Recent drug development, again under these rules, has interestingly yielded both parenteral and oral antimicrobials that have predictably solid activity against MRSA—the pathogen we want to treat empirically in ABSSSI—and against Streptococcus pneumoniae or pneumococcus—the pathogen we want to be sure we cover empirically when treating community-acquired bacterial pneumonia. Such drugs have proved useful in the emergency department, where we don’t have any microbiologic guidance available to us. Drugs included in this group are ceftaroline (Teflaro®), omadacycline (Nuzyra®), and linezolid (Zyvox®).

Recently, antibiotic development has slowed dramatically, as reported even to the lay public.6 Despite ongoing development of resistance even among common pathogens, and the report from the Centers for Disease Control that drug-resistant infections now cause 35,000 deaths and nearly 3 million significant illnesses,7 financial pressure is driving pharma out of the new antimicrobial business. The economics are daunting: antibiotics are prescribed only episodically for relative brief intervals, and the high cost of development—translated into high cost—has lessened hospitals’ enthusiasm to admit them to formulary. In addition, antimicrobial stewardship programs often strictly limit prescriber access to newer drugs, in the hope that their “differential” activity can be preserved. On the other hand, the Times reports that bringing a new antibiotic to market can cost $2.6 billion. The response among pharma: reduce R&D on antibiotics. This is another issue for another post.

Re what we used to call “SSTI,” just keep in mind:

  • ABSSSI is a specifically defined term and drugs with “ABSSSI” in their labeled indications have been approved through the consistent pathway described above.
  • ABSSSI is a high-volume condition in both out- and in-patient settings, and by most measures, the prevalence of ABSSSI is increasing in both8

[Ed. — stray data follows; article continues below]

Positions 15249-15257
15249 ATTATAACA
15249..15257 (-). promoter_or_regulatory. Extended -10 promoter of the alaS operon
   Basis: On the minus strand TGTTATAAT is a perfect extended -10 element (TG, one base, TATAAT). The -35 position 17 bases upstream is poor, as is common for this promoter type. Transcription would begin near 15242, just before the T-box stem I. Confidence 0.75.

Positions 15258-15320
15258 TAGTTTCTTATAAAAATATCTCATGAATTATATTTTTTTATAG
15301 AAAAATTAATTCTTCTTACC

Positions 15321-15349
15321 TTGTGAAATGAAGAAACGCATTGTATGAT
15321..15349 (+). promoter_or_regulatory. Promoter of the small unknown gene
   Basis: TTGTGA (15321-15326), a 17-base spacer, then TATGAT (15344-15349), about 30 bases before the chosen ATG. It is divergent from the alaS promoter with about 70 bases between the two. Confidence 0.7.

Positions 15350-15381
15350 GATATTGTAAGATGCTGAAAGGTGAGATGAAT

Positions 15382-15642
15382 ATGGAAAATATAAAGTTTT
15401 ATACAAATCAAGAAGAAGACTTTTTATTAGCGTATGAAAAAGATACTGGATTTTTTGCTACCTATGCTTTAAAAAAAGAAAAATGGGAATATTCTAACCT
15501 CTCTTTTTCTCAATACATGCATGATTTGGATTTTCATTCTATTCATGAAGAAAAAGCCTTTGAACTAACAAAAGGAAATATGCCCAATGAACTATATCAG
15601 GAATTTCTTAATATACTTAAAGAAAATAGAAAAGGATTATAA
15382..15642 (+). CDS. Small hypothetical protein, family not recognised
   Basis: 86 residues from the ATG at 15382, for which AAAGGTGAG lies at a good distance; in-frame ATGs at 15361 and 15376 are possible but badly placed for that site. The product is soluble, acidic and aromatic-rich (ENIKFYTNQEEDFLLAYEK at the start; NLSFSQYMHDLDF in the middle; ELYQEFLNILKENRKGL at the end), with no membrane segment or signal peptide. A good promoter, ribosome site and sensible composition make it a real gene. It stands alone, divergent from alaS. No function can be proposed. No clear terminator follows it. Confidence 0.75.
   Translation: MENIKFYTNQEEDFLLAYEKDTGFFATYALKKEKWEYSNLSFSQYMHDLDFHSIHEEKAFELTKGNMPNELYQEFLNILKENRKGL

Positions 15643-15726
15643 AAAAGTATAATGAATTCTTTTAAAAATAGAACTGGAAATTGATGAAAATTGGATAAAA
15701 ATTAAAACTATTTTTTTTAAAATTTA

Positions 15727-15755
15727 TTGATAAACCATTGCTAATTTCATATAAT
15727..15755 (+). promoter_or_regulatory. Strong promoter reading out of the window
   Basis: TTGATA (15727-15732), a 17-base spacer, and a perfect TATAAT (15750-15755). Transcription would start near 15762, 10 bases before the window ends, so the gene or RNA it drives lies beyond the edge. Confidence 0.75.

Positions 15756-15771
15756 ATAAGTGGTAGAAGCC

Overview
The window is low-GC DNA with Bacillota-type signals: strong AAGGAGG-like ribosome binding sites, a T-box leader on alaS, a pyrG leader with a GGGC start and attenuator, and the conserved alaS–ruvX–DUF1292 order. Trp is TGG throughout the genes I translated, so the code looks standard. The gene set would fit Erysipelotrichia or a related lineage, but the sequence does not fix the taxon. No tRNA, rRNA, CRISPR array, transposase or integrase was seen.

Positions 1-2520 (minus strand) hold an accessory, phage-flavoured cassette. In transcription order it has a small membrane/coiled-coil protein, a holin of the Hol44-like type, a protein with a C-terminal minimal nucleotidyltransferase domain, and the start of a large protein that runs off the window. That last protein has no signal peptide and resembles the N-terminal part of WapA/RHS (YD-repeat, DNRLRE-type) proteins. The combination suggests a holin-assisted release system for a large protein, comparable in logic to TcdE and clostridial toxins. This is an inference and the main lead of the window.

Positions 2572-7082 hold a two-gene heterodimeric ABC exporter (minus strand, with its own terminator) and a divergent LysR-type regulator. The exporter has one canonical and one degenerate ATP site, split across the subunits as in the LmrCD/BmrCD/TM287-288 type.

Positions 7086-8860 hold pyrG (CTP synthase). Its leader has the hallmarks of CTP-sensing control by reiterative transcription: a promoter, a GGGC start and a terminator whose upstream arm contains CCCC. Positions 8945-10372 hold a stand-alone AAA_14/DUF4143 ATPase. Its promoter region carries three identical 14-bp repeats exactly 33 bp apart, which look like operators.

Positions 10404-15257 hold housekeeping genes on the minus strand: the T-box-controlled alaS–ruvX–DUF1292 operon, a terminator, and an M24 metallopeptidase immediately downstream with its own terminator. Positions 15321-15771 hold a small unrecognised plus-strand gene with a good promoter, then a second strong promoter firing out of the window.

• Empiric antimicrobial coverage for ABSSSI must be an agent known to treat MRSA.9

REFERENCES

  1. Edelsberg J, Taneja C, Zervos M, et al. Trends in US Hospital Admissions for Skin and Soft Tissue Infections. Emerg Infect Dis. 2009;15(9):1516-1518. doi:10.3201/eid1509.081228
  2. US Department of Health and Human Services. Guidance for Industry Acute Bacterial Skin and Skin Structure Infections: Developing Drugs for Treatment.; 2013:4. https://www.fda.gov/downloads/Drugs/Guidances/ucm071185.pdf. Accessed April 9, 2019.
  3. Piso RJ, Pop R, Wieland M, et al. Low sensitivity of needle aspiration cultures in patients with cellulitis/erysipelas. SpringerPlus. 2016;5(1):1578. doi:10.1186/s40064-016-3293-z
  4. Eskes A, Vermeulen H, Lucas C, Ubbink DT. Hyperbaric oxygen therapy for treating acute surgical and traumatic wounds. Cochrane Database Syst Rev. 2013;(12):CD008059. doi:10.1002/14651858.CD008059.pub3
  5. Moran GJ, Abrahamian FM, LoVecchio F, Talan DA. Acute Bacterial Skin Infections: Developments Since the 2005 Infectious Diseases Society of America (IDSA) Guidelines. J Emerg Med. 2013;44(6):e397-e412. doi:10.1016/j.jemermed.2012.11.050
  6. Jacobs A. Crisis Looms in Antibiotics as Drug Makers Go Bankrupt. The New York Times. https://www.nytimes.com/2019/12/25/health/antibiotics-new-resistance.html. Published December 25, 2019. Accessed February 8, 2020.
  7. More People in the United States Dying from Antibiotic-Resistant Infections than Previously Estimated | CDC Online Newsroom | CDC. https://www.cdc.gov/media/releases/2019/p1113-antibiotic-resistant.html. Published December 4, 2019. Accessed February 8, 2020.
  8. Kaye KS, Petty LA, Shorr AF, Zilberberg MD. Current Epidemiology, Etiology, and Burden of Acute Skin Infections in the United States. Clin Infect Dis Off Publ Infect Dis Soc Am. 2019;68(Suppl 3):S193-S199. doi:10.1093/cid/ciz002
  9. Golan Y. Current Treatment Options for Acute Skin and Skin-structure Infections. Clin Infect Dis Off Publ Infect Dis Soc Am. 2019;68(Suppl 3):S206-S212. doi:10.1093/cid/ciz004